Very sorry to see you go.  But thank you for the clarification that you were referring to the emergency blanket stuff.   A well known cottage tent maker or yore tried bonding mylar to the inside of his single wall tents in order to reduce condensation.  Forget if he had the silvery side or the colored side facing out.  Unfortunately, condensation persisted, and the mylar wouldn’t bond well.  It wasn’t till recently with DCF (formerly Cuben) that a process was developed to use use autoclave technology to bond mylar to make ‘fabric’ for tents and other gear.

    I think you would get some additional warmth under the legs and feet with the mylar facing up to reflect body heat.  But then there is the problem of keeping it in place, and condensation, because the material does not breathe, as you pointed out.  Since I empty my pack completely and disconnect the top storage flap containing small items, and the pack has a mesh backband (like most Ospreys), I just put it under the legs and feet with the net facing up.  There may be condensation on the inside back cover that is waterproof, but that does not reach up through the mesh backband, which stays dry.  And it saves the need for one more item in the kit to deal with colder situations.

    You could make something with open cell foam with a waterproof breathable bottom and a fully breathable top. Indeed, that’s what I did to make sleeping pads for my dogs, only with Primaloft insulation and a stiffener to keep the pads in place.  But without making a project of it, I’d go to a store like Jo-Anne’s fabrics and look for some foam sheet that is open cell, but stiff enough to add some warmth.    Or you might find some other breathable material there that is easy to roll up and pack, but with some insulative value and enough body to stay in place under the legs and feet.  Good luck!

    #3721183
    Monte Masterson
    BPL Member

    @septimius

    Locale: Changes Often

    Upon a second look the emergency blanket I’m using is actually “Aluminized Non Stretch Polyester”. It’s the same on both sides. I don’t know how it differs from mylar, but it definitely works well. Sure, due to the fact it doesn’t breathe a bit of condensation builds up underneath, but at least I’m able to stay warm enough to sleep. The silk liner and my synthetic clothing dries out fast in the morning so it’s no big deal. The blanket is more for when the temps dip a tad lower than what I predict my liner and windjacket can handle. The liner and emergency blanket together weighs 8.8 oz, almost 5 oz less than my 50 degree Apex quilt, yet I wouldn’t try to go below 53 degress with the liner, windjacket and emergency blanket combination.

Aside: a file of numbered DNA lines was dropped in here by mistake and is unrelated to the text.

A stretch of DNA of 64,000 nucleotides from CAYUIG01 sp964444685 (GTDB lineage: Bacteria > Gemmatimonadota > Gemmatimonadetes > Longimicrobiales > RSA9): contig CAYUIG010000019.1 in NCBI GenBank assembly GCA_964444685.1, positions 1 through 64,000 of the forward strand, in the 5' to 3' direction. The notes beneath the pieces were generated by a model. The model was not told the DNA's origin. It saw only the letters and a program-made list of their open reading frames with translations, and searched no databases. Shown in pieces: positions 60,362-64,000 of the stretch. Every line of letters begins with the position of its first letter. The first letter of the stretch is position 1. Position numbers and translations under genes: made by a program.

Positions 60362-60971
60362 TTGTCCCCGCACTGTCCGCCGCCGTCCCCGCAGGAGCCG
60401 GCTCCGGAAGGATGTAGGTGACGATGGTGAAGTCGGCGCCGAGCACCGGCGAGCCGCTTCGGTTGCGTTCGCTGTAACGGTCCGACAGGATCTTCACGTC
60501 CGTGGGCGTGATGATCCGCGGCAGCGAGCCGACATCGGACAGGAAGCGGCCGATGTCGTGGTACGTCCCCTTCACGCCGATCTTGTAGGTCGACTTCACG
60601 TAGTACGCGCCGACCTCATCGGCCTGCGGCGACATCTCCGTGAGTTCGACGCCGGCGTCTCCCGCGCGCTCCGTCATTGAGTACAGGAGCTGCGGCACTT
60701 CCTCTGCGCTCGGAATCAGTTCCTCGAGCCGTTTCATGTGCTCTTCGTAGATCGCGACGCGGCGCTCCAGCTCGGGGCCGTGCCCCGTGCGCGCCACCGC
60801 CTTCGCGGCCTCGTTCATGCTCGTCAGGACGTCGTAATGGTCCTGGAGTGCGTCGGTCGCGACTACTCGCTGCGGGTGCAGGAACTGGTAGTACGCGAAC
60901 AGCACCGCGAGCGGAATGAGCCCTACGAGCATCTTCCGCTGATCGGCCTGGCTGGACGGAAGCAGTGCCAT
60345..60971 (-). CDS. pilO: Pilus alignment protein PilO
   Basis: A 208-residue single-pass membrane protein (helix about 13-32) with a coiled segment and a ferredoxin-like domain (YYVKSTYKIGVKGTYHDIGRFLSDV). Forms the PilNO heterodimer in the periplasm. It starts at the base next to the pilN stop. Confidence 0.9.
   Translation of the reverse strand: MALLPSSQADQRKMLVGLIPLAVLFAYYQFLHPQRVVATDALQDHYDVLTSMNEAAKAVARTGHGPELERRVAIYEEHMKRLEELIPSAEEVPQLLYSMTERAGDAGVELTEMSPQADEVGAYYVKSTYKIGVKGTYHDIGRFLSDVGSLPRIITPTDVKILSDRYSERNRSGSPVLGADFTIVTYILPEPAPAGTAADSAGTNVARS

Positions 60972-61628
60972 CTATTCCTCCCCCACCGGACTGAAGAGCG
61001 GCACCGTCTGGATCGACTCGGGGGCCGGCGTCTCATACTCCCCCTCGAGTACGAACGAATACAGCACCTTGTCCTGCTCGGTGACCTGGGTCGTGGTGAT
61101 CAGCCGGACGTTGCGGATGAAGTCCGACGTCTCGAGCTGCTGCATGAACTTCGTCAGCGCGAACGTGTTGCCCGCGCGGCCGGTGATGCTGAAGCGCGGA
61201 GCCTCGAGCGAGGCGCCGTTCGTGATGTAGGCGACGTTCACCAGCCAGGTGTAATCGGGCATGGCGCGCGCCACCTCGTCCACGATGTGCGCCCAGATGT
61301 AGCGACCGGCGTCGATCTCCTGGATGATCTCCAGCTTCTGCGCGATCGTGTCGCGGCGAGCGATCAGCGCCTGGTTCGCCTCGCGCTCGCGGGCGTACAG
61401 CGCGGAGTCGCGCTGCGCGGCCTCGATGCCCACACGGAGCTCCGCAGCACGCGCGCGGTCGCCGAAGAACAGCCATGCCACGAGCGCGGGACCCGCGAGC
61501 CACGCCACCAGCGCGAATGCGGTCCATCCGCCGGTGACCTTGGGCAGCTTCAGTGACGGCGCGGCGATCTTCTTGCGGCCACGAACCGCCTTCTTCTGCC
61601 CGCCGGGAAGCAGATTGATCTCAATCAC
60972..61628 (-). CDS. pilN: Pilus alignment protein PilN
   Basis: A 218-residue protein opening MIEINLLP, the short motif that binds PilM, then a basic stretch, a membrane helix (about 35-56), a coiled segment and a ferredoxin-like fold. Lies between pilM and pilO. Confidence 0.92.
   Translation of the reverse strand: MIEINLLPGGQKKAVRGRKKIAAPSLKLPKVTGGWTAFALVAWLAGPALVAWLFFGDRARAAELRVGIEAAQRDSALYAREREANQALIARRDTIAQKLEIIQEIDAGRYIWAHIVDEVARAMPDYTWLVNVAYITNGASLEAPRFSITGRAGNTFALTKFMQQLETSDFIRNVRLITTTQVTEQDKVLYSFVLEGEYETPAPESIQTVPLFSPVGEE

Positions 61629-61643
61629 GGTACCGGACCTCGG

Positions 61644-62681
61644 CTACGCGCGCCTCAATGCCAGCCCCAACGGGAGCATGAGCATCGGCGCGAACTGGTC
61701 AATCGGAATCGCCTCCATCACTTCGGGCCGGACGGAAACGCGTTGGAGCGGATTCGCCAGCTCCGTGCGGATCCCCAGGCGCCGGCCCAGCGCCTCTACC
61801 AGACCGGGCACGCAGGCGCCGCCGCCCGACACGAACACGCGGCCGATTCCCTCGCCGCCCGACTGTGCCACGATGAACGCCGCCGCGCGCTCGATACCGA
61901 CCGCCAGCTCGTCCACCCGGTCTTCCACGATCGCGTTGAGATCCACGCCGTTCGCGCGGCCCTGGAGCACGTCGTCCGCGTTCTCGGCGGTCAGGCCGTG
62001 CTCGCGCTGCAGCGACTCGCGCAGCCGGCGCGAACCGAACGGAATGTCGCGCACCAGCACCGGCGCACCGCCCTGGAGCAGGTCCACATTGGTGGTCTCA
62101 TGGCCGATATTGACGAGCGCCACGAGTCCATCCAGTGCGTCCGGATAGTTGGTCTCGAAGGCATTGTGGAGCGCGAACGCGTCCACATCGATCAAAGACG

https://www.walmart.com/ip/Ozark-Trail-82-5-x-52-Aluminized-Non-Stretch-Polyester-Emergency-Blanket/336932569

    #3721345
    Bruce Tolley
    BPL Member

    @btolley

    Locale: San Francisco Bay Area

    For short trips, I often use what I think is a mylar very light e-blanket underneath me with the reflective side facing up to reflect radiating heat from my body back at me. Since it if flimsy, and prone to tearing, I usually dont take it on longer trips for this purpose.

    But Monte describes an interesting application, wrapping it outside the top of his very lightweight summer kit.  So I suppose the relective side(s) reflect back some of his radiated heat, but perhaps at the same time the layer of fabric marginally increases the air gaps around his body to aid in reducing loss of heat through radiation.  But since this is summer and as the evening progresses depending on local topography there is often a katabatic effect that moves air along the ground at speeds of 1 to 5mph, I wonder if there is also a benefit from the extra layer of wind protection, protecting heat loss from convection.  Adding up all these effects could yield the huge benefit.

     

    #3721363
    Rex Sanders
    BPL Member

    @rex

    Locale: California

    From Wikipedia:

    BoPET (biaxially-oriented polyethylene terephthalate) is a polyester film made from stretched polyethylene terephthalate (PET) and is used for its high tensile strength, chemical and dimensional stability, transparency, reflectivity, gas and aroma barrier properties, and electrical insulation.

    A variety of companies manufacture boPET and other polyester films under different brand names. In the UK and US, the best-known trade names are Mylar, Melinex, and Hostaphan.

    Biaxially oriented PET film can be metallized by vapor deposition of a thin film of evaporated aluminium, gold, or other metal onto it. The result is much less permeable to gases (important in food packaging) and reflects up to 99% of light, including much of the infrared spectrum. For some applications like food packaging, the aluminized boPET film can be laminated with a layer of polyethylene, which provides sealability and improves puncture resistance. The polyethylene side of such a laminate appears dull and the boPET side shiny.

    Dozens of applications listed.

    — Rex